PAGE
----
San Francisco: Award-winning ‘Clybourne Park’ makes West Coast premiere at A.C.T.

“We know it will trigger fascinating debates throughout the whole Bay Area community."

Bruce Norris's Clybourne Park receives its West Coast premiere at A.C.T.

Bruce Norris's Clybourne Park receives its West Coast premiere at A.C.T.San Francisco’s American Conservatory Theater (A.C.T.) continues its 2010–11 season with the West Coast premiere of adamant provocateur Bruce Norris’s Clybourne Park, winner of the prestigious London Evening Standard Award for Best New Play in 2010. Marking the A.C.T. mainstage debut of director Jonathan Moscone—longtime artistic director of California Shakespeare Theater—the new comedy spins the events of A Raisin in the Sun to tell an unforgettable new story about race and real estate in America.

Act I opens in 1959, as a white couple sells their home to a black family, causing uproar in their middle-class Chicago neighborhood. Act II transports us to the same house in 2009, when the stakes are different, but the debate is strikingly familiar. Amid lightning-quick repartee, the characters scramble for control of the situation, revealing how we can—and can’t—distance ourselves from the stories that linger in our houses.

“Bruce is an extraordinary writer,” said Moscone. “In this play he is able to depict the very delicate subject of race relations with a combination of piercing intelligence, genuine emotion, and sharp-edged humor. His voice is undeniable. I’m thrilled to be working with members of A.C.T.’s core acting company on this play, which is one of the most exciting and provocative pieces of theater I have ever read.”

The cast—each of whom plays dual roles in the two different eras—includes members of the A.C.T. core acting company and recent graduates of the A.C.T. Master of Fine Arts (M.F.A.) Program. Core acting company members include René Augesen, Manoel Felciano, Anthony Fusco, and Gregory Wallace. Omozé Idehenre and Emily Kitchens were members of the A.C.T. M.F.A. Program class of 2010. Richard Thieriot rounds out the cast.

Jonathan Moscone, artistic director of California Shakespeare Theater, makes his A.C.T. directing debut with Clybourne Park.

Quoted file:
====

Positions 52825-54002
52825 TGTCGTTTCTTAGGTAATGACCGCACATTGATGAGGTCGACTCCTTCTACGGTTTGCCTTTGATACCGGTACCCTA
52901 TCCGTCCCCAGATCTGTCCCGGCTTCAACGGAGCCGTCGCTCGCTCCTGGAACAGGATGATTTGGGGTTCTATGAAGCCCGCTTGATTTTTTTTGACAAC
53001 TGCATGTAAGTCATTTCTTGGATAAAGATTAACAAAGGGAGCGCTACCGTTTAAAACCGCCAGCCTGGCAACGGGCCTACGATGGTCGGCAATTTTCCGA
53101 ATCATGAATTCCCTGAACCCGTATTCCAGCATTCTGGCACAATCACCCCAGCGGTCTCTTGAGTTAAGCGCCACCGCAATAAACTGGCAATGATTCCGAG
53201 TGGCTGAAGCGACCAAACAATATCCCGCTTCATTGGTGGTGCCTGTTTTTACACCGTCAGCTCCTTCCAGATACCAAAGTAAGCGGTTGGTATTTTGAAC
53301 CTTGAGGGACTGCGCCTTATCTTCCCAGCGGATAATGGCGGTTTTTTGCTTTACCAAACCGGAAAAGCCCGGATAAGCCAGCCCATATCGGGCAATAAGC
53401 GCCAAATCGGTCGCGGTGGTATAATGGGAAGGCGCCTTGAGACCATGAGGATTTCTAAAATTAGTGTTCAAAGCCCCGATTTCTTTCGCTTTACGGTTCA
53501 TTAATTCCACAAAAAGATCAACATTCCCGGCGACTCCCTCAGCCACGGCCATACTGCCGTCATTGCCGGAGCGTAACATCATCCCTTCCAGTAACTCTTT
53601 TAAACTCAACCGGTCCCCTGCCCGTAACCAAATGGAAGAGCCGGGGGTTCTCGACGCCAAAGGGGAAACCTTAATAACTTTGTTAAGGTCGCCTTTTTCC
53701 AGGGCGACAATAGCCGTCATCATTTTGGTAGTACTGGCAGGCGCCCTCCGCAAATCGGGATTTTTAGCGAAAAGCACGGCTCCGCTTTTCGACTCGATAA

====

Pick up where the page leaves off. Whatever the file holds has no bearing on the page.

Jonathan Moscone, artistic director of California Shakespeare Theater, makes his A.C.T. directing debut with Clybourne Park.

“We know Clybourne Park will trigger fascinating debates throughout the whole Bay Area community. We like to say that the third act of this play will be the postplay discussion,” says A.C.T. Artistic Director Carey Perloff.

In anticipation of lively audience response to the play—which delves into many timely topics—A.C.T. is adding Experts Talk Back, a new postshow discussion series, to the regularly scheduled InterACT events that will take place throughout the run of Clybourne Park. These talkbacks—scheduled for several Thursdays following the 8 p.m. performance—will feature local experts who will lead discussions about many of the provocative topics (including gentrification and other issues of race and class) that percolate throughout the production, specifically focusing on their relevance to the Bay Area.

Clybourne Park

January 20–February 13, 2011

American Conservatory Theater (415 Geary Street, San Francisco).

Tickets (starting at $10) are available by calling the A.C.T. Box Office at 415.749.2228 or at

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  • Greg

    Much of the incisive dialogue by its fearless playright actually provide insight superior to anything I can offer about this marvelous examination of race, and to a lesser extent marriage, in America.

    What makes it exceptional is the how the incendiary subject matter is tempered (thankfully) with humor. If it weren’t genuinely funny, it could easily descend into a lugubrious diatribe.

    The cast, with each member playing a dual role, is for the most part outstanding. They successfully navigate the edgy material without lapsing (too far) into stereotype. This is a credit not only to the talented ensemble but also the confident, tight direction by Jonathan Moscone. And the set design’s transformation between acts showcases a meticulous attention to detail which provides a perfect backdrop for the comic proceedings.

    As laudable an accomplishment this might be, however, one wonders exacty why Norris chose to deviate from the central theme and frame the story within a heavy subplot regarding a tragic death. Although I acknowledge it does provide some continuity and character motivation, from what I can discern it’s mostly unrelated to the primary events on stage.

    Notwithstanding that solitary apprehension, I highly recommend one plan a trip to the American Conservatory Theatre (formerly the Geary Theatre) tout de suite!